1. Good point! Thanks! I always forget about adding protein because I can't have so many of them (no dairy, including whey protein :( )
  3. This is great. I def want to try it but I don't have a food processor. Is there another method of "grinding" the ingredients that would work, you think? Like maybe the blender?! :D
    1. You can try in a blender, but I would advise you soak the dates prior to using them. Also, depending on the blender you have, it could possible burn out the motor.
    2. That's exactly what I was going to ask, as I don't have a food processor, either.. hate to go out and buy another kitchen gadget for one recipe..
      1. Hey, I just made the cliff bars, they were great, I don't have a food processor so I used my magic bullet. I just ground up each ingredient separately and mixed them all together by hand. It works great.
  4. For anyone wondering how to make these without a food processor, I have a method that works pretty well. I ground up the almonds and oats in my blender, and then added the shredded coconut to that. Then I chopped up the dates by hand. It takes a few minutes, but eventually they turn into one big mushy lump. Then I mixed the oats/almonds/coconut in with the dates by hand... I usually press the lump of dates down into the ground up ingredients, fold them in, and then repeat. I added a little water along the way and eventually ended up with a nice gooey lump.
  5. I just made these and they I so yummy! I can't believe how easy and delicious they are! Thanks for the great recipes :)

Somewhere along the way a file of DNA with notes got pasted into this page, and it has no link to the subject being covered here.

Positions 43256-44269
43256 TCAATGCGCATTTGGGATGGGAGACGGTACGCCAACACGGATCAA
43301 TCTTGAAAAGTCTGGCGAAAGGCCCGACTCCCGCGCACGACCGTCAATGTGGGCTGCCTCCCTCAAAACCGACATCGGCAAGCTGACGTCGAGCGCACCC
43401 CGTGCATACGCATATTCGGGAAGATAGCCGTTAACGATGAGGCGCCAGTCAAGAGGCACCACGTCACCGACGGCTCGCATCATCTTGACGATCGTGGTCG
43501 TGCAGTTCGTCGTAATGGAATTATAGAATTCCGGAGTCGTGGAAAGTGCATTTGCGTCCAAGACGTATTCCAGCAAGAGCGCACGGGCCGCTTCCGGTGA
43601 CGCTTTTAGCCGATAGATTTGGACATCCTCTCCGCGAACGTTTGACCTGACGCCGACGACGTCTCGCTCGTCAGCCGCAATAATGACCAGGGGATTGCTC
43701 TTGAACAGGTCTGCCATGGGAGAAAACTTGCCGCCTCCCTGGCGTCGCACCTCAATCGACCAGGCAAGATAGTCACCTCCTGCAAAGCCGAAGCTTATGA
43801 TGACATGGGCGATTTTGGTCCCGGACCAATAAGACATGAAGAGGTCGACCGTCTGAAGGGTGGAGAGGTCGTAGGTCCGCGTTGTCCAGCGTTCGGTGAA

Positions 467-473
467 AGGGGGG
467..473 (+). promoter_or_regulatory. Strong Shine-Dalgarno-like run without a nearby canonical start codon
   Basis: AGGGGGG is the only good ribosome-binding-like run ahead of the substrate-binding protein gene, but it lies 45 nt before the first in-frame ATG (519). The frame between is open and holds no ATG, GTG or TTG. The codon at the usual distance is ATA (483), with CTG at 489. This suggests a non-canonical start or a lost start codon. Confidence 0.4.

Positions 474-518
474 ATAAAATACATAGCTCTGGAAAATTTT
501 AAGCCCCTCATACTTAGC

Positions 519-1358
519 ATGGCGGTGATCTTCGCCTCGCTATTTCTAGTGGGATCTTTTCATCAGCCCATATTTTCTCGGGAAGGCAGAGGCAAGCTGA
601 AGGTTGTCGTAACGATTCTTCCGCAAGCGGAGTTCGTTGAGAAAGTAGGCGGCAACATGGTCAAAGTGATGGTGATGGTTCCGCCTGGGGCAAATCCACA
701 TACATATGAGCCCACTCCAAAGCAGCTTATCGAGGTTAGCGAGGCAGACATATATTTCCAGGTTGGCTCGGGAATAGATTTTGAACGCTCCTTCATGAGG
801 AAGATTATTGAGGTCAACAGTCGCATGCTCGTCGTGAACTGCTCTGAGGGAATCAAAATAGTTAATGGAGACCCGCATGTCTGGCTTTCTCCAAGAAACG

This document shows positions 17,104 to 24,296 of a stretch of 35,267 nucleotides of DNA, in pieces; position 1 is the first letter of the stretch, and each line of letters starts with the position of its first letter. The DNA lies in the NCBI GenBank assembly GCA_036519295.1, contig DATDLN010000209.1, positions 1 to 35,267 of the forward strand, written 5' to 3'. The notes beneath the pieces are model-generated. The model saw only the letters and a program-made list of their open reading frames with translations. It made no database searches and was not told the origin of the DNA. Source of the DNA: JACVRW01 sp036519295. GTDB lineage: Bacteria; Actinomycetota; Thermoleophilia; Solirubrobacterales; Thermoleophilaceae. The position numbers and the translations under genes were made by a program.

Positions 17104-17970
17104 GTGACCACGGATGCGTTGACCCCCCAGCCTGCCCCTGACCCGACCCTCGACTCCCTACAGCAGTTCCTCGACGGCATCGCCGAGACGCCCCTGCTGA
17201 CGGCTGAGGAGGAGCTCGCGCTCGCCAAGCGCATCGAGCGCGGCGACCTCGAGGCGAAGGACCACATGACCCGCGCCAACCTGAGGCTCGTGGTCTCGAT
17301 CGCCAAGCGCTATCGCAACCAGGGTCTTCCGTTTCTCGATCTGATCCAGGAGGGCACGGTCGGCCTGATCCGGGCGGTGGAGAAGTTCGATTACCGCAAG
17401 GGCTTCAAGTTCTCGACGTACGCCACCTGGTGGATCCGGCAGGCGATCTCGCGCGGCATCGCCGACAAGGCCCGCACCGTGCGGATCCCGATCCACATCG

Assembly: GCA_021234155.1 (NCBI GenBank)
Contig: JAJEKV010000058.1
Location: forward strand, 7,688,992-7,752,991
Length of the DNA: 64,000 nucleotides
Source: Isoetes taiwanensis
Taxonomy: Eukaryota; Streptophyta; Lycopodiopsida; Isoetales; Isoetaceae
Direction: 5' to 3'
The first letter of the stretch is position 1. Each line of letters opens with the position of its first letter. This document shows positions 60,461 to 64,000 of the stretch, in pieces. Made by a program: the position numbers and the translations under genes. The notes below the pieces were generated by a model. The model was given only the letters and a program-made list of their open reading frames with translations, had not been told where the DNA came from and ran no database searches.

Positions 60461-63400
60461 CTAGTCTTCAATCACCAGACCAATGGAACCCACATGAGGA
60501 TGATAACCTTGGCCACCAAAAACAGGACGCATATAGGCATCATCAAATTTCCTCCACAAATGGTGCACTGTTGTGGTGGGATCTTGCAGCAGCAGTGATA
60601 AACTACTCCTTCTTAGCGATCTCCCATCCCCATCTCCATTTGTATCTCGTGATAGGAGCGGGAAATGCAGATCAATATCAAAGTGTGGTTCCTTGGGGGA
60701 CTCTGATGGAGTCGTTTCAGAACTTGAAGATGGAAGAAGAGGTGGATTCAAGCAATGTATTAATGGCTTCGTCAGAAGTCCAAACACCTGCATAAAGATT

6. So, I don't have a food processor. Can I achieve the desired results using a blender? Thanks for posting this recipe!
    1. You can try, but it might burn out your blender. If you soak the dates in water for 10 minutes, it might make them easier to blend.
  7. These look great! I'm thinking about making some of these bars for my up coming camping trip. Would you happen to know how long these last without refrigeration? Thanks!
  8. Hi Melissa - my daughter is a health conscious 14 who stays slim for ballet, so we cut out sugar and fats from our diet years ago - I've always fed my kids home made, baked from scratch food but your recipes have totally re-invented the way we cook! Allegra (14 year old) gets home from school to try out a new recipe every day...I admit our favourites are your larabars and clif bars! They don't last long in our house. Thanks for all your hard work and beautifully healthy recipes. So far the recipes have been fool-proof and so easy to follow - Allegra made her own Nutella over the weekend, and some other delicious morsels. So from Australia..THANKS AGAIN! :)
  9. Just wondering if you know how many calories, how many grams of protein, etc. each bar has. I know there is a way to figure it out but just wondered if you may already know. I can't wait to try these.
      1. I do a lot of nutrition calculating because I watch what I eat. The best site I've found for that is nutritiondata.self.com. When I compare that site's analysis with caloriecount, nutrition data comes bout making more sense. Input is not as easy as for calorie count, but you get more accurate results.